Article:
On a linked quarter basis, both ending and average loans were down 4%. Cautious consumer behavior drove the declines. Our choices to tighten underwriting and pull back on marketing early in the pandemic were also a factor. Ending loan balances include the impact of two notable factors.

We moved $2.1 billion of partnership loans to held for sale in the quarter, as Scott mentioned, which adds to both year over year and linked-quarter declines. And of course, we added the Walmart portfolio last year, which offset the year-over-year decline but has no impact on the linked quarter. Excluding both the move to held for sale and the Walmart portfolio acquisition, third-quarter ending loans declined about 13% from the prior-year quarter and about 2% from the linked quarter. Third-quarter revenue decreased 6% year over year, in line with average loans.

The revenue margin was up seven basis points from the third quarter of 2019 to 16.2%. Noninterest expense was down $274 million or 13% from the third quarter of last year largely driven by our choice to pull back on marketing when the pandemic hit. While total company marketing in the third quarter was essentially flat compared to the second quarter, domestic card marketing increased -- and domestic card marketing increased from unusually low levels with most of the increase weighted toward the end of the quarter. Looking ahead, we expect a significant sequential increase in total company marketing in the fourth quarter, powered by the normal Q3 to Q4 seasonal ramp plus the full quarter effect of the increases in domestic card.

As always, actual marketing in the fourth quarter and longer term will depend on our realtime assessment of opportunities for resilient growth in the competitive marketplace. Third-quarter provision for credit losses improved by $632 million year over year, driven by the allowance benefit of moving the partnership portfolio to held for sale and the volume-driven allowance release that Scott discussed. Slide 12 summarizes third-quarter results for our consumer banking business. Driven by our auto business, ending loans increased 11% year over year.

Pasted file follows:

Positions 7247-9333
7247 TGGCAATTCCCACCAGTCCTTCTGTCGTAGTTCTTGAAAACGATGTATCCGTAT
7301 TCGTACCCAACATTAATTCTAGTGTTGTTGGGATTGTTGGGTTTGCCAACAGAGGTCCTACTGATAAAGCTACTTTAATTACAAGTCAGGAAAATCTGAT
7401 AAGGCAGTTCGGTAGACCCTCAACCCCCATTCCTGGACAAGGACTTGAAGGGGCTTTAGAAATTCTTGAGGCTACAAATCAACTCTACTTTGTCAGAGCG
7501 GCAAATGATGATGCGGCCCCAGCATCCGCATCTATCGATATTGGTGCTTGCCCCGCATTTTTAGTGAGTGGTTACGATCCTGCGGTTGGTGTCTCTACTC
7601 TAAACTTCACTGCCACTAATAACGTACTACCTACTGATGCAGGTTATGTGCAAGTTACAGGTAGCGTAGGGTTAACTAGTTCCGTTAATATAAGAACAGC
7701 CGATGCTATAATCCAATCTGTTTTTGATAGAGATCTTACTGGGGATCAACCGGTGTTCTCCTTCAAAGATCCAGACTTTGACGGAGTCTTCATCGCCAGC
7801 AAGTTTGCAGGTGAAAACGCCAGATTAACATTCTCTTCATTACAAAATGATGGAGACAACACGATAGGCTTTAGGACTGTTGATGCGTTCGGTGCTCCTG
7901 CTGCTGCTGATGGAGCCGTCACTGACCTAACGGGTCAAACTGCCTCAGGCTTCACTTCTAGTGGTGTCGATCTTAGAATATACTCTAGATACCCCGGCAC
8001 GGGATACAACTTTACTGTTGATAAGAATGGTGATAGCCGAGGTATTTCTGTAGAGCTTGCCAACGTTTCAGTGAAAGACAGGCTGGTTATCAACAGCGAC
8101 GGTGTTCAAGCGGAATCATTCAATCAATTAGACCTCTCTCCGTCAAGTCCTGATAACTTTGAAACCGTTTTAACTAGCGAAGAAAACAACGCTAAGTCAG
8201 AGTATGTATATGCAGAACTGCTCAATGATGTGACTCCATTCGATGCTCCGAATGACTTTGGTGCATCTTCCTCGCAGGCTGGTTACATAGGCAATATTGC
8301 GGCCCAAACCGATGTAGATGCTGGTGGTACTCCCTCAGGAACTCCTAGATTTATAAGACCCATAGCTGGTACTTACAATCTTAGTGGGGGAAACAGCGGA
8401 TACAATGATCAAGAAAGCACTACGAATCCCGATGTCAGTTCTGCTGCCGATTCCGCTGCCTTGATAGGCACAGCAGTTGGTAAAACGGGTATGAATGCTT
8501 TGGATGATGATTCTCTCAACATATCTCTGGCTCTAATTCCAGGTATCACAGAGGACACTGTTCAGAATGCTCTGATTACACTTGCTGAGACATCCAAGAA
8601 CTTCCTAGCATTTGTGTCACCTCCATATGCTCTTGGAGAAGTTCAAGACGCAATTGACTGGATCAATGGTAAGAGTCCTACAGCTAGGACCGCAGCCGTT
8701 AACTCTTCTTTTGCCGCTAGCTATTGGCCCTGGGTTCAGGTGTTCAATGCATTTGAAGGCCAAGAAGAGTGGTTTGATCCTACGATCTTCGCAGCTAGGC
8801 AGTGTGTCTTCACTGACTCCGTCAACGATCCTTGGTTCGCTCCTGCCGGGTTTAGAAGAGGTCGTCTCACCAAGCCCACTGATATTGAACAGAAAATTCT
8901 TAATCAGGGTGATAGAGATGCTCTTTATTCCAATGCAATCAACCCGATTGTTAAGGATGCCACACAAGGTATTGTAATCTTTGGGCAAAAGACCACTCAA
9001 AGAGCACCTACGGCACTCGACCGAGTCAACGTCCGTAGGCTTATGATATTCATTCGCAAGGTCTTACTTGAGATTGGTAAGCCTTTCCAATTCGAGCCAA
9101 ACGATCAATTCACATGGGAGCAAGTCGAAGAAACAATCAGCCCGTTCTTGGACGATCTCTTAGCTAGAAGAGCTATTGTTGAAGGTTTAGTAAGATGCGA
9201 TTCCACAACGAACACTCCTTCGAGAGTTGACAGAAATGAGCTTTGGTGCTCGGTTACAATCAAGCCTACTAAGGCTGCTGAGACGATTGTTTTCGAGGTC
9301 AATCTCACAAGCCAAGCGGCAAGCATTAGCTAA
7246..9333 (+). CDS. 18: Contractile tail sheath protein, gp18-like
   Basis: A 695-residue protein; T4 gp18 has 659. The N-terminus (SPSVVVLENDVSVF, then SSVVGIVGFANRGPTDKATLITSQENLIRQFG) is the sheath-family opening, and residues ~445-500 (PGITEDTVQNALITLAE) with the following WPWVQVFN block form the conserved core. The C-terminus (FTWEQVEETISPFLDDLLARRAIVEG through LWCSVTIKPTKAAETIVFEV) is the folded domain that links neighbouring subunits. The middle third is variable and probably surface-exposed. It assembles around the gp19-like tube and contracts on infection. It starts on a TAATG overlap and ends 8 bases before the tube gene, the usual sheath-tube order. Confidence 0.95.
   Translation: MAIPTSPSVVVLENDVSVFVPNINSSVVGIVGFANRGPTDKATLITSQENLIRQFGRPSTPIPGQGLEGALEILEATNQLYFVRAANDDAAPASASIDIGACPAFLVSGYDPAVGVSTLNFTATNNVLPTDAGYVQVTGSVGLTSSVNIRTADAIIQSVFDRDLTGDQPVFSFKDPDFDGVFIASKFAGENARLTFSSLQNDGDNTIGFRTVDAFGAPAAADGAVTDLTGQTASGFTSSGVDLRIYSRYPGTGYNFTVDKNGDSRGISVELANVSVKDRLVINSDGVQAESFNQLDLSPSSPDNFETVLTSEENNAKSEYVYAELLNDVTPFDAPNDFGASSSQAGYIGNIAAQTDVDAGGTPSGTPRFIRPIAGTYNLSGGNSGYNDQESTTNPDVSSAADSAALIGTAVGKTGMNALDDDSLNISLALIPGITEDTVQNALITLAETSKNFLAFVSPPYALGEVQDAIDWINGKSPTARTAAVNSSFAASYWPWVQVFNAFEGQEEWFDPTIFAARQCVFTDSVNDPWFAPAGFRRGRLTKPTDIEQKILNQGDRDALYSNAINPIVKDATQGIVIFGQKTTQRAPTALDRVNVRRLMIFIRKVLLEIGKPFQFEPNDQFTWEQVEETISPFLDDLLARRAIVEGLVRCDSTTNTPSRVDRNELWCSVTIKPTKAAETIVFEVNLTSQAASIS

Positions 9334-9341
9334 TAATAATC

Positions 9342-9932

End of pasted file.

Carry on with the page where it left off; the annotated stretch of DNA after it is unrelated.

Average loans also grew 11%. When the COVID downturn began, we tightened our underwriting box in auto to focus on the most resilient assets. We believe several factors are driving the growth we're seeing even in the context of our tightening. The auto market rebound, thus far, has been stronger for larger franchise dealers, the part of the market where we are focused.

Some of the recent growth is likely driven by pent-up demand from the early days of the shutdown. And our digital products and services are driving growth in direct-to-consumer originations and growth with dealers who want to provide a low touch car buying experience in response to social distancing. Our dealer relationship strategy and the digital infrastructure and capabilities we've built from the bottom up put us in a strong position to grow high quality auto loans even with tighter underwriting. Third-quarter ending deposits in the consumer bank were up $43.3 billion or 21% year over year, driven by the stimulus-driven surge in deposits in the second quarter.

Average deposit interest rate decreased 65 basis points as we reduced deposit pricing in response to the market interest rate environment and competitive dynamics over the course of the second and third quarters. Consumer banking revenue increased 9% from the third quarter of last year. Revenue growth from higher auto loans and retail deposits was partially offset by differences in the timing of Federal Reserve rate cuts preceding our deposit pricing moves. Non-interest expense in consumer banking was up 3%.

Third-quarter provision for credit losses improved by $246 million year over year, driven by lower charge-offs and a modest allowance release in our auto business. Our auto business posted unusually strong credit results in the third quarter. The charge-off rate improved 137 basis points compared to the prior-year quarter to 0.23%. The delinquency rate improved 271 basis points year over year to 3.76%.

In addition to the same general drivers of domestic card credit strength, auto credit benefited from very strong auction values. And in contrast to domestic card, our own COVID auto forbearance is having a significant positive impact because we've extended relief to customers in later stages of delinquency and enrollment is much higher. We provided an updated auto forbearance information chart on appendix Slide 18. Moving to Slide 13.

I'll discuss our commercial banking business. Third-quarter ending loan balances were up 3% year over year, driven by growth in selected C&I and CRE specialties. Average loans were up 5%. Average deposits increased about 18% from the third quarter of 2019 as middle market customers continued to bolster their liquidity.